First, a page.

An Invitation to Wonder



a feeling of surprise mingled with admiration, caused by something beautiful, unexpected, unfamiliar, or inexplicable.

We put up our Christmas tree last night. Within an hour and a half the room was transformed from chaotic and bland to sparkling brilliance. The ornaments reflect the white lights and the result is lovely.

Early this morning, sleepy-eyed and still in my pajamas, I went straight to the tree and plugged in the lights. Immediately, beauty filled the room inviting me to stop, inviting me to wonder.

Just a day before I began reading my friend Laura’s book of poetry called Give me the Word. It’s a slim volume, packed with beauty and depth. The first poem in the book made me pause and breathe slower, breathe easier.

“We have always been waiting, and not knowing, longing with tears for the One Who Comes.”

Through the pages of Laura’s book I received an invitation to stop and wonder, an invitation to wait expectantly.

Marketing all around me calls insistently, telling me that I won’t be complete unless I purchase this, buy that; convincing me that real love is things, that the way to show I care is by spending money.  But in a moment, words on a page and twinkling white lights invite me to more. They invite me to wonder.

Long ago on a rooftop in Pakistan, my mom had an invitation to wonder. She felt alone and forgotten, miles from family and friends. That night she experienced wonder through unexpected visitors. In the midst of the Sindh desert in Pakistan our friends arrived and sang carols at our door, their presence an offering of love. It was the wonder of friendship that went the extra mile, offering friendship and joy.  Every year I stop and remember this story, for it too is an invitation to wonder.

If we stop for a moment, we realize that all around us are invitations to wonder. 

In all this, I am reminded of words I wrote a couple of years ago, when reflecting on my favorite Christmas story: Christmas is not magic that can quickly disappear. Instead it’s wonder. It’s the wonder of the incarnation; it’s the wonder of God’s love; it’s the wonder of angels heard from rooftops.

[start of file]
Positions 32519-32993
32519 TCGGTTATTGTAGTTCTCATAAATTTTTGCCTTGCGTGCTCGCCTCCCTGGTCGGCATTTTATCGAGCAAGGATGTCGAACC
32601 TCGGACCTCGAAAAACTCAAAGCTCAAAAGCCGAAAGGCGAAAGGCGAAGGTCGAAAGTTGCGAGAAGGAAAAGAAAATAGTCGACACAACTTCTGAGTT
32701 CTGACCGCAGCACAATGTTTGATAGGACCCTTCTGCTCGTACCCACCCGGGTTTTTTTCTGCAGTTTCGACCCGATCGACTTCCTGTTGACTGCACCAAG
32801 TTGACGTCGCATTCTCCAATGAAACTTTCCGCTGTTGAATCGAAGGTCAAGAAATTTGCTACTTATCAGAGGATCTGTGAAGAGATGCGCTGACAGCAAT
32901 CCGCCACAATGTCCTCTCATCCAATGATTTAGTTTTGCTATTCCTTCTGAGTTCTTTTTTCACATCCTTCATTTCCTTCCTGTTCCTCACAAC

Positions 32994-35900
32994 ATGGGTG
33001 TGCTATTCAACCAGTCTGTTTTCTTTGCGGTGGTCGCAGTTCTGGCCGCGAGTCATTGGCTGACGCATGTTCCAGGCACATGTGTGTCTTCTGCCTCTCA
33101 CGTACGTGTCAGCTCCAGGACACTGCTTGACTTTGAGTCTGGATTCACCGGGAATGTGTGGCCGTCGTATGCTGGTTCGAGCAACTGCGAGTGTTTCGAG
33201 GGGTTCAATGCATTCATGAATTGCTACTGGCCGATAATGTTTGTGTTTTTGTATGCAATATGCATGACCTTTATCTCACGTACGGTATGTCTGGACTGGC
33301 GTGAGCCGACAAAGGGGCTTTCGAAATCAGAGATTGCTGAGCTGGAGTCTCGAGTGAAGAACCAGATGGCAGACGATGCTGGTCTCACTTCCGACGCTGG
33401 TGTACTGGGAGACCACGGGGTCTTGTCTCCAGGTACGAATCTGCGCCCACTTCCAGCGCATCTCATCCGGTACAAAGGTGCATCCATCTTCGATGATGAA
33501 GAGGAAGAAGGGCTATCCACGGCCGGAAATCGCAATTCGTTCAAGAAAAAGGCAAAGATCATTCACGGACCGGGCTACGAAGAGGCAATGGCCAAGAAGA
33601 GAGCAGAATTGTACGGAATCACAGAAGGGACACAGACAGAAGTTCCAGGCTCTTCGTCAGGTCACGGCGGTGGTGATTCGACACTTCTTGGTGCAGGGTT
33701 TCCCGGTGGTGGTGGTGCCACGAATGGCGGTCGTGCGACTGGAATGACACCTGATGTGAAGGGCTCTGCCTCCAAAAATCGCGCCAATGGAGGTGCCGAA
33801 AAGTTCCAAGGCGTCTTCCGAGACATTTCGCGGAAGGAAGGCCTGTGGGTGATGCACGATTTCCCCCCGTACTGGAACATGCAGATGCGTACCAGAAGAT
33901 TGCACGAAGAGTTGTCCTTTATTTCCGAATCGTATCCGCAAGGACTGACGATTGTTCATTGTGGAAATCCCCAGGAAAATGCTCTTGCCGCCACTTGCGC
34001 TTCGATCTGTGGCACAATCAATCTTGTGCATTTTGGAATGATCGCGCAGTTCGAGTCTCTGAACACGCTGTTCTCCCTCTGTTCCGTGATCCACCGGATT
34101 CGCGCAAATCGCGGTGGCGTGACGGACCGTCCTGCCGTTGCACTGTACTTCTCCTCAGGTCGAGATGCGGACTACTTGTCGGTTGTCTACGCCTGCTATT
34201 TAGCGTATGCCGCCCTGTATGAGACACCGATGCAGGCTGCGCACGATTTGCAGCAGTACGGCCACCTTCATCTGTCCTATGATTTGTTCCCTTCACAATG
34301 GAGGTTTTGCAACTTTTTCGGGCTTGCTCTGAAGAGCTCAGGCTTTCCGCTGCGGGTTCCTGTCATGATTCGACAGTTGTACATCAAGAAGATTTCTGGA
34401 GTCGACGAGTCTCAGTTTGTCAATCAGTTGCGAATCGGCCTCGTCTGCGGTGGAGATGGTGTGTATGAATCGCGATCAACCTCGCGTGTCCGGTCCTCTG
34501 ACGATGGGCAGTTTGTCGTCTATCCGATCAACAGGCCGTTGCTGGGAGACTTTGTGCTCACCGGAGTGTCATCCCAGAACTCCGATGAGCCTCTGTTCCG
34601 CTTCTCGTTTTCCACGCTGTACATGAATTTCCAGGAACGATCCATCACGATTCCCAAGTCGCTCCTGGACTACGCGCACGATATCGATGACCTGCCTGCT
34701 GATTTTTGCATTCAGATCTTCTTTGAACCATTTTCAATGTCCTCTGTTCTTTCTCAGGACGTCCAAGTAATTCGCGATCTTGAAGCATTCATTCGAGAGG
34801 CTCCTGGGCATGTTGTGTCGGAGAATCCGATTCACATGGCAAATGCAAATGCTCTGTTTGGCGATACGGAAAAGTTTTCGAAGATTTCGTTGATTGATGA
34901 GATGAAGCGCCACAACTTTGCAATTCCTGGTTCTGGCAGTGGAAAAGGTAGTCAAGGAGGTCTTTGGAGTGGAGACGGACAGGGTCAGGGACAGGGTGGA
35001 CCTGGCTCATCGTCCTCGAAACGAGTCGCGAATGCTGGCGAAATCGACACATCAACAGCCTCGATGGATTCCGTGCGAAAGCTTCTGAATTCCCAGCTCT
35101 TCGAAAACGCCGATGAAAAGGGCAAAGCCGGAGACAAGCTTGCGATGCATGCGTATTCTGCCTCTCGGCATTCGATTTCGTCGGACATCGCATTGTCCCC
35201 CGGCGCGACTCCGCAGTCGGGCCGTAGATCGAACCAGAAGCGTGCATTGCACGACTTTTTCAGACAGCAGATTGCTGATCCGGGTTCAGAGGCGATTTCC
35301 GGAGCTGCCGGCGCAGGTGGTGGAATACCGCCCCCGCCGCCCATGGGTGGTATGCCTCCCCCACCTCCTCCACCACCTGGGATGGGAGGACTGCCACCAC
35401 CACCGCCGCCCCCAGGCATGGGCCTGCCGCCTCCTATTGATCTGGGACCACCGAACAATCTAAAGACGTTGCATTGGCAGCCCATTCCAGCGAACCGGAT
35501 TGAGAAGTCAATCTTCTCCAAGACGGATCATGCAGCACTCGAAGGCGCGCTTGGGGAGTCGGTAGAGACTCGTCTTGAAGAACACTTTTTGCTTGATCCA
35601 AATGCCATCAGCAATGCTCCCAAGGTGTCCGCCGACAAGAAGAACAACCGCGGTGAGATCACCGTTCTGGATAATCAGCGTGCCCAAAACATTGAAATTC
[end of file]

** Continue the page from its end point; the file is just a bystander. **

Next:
I’m From….

I’m From…by Robynn and Adelaide


Adelaide is a sophomore in high school. She’s in grade 10. The Language Arts teacher wanted them to write a poem introducing themselves to her and to the class. It was a simple assignment. Five short stanzas. Two lines each. Begin each stanza with, “I’m from…”. Apparently the teacher’s included lines like, “I’m from the yellow kitchen, blue popsicles and red posies. I’m from the white house, the fenced yard, the barking beagle”.

It’s a good assignment.


Unless where you’re from is convoluted. Unless you’ve inherited some confusion on that particular subject. Unless it’s too long of a story to be captured neatly in five short stanzas.

And then it’s not such a great assignment.

Adelaide cranked out a rough draft. The teacher read it over Adelaide’s shoulder. She cautioned her on being too vague. It wasn’t specific enough. It didn’t describe where Adelaide was from. She should give it another go.

Over the weekend, sprawled on her bedroom floor, Adelaide read her first draft out loud. I loved it. Tears sprang to my eyes. My young daughter had captured the ambiguities of a globally scattered childhood succinctly. She discerned her own angst. She understood mine too.

We talked about what she should do. I didn’t want her to make any changes and yet she needed to meet her teacher’s expectations. Eventually she tweaked it some. But it was her original first draft that I connected with.

   I’m from the wide airplane wings

                                Swooping me up and setting me down.

                I’m from the navy blue passport

                                Filled with endless destinations.

                I’m from the suitcases not always full

                                Yet always tucked away in the corner.

                I’m from the experiences, the people, the places

                                From North America to Europe to Asia.

                I’m from never knowing where I’m from

                                       But always feeling at home.


Now it’s your  turn – using the same format, where are you from? And many thanks to the beautiful Adelaide for starting the conversation.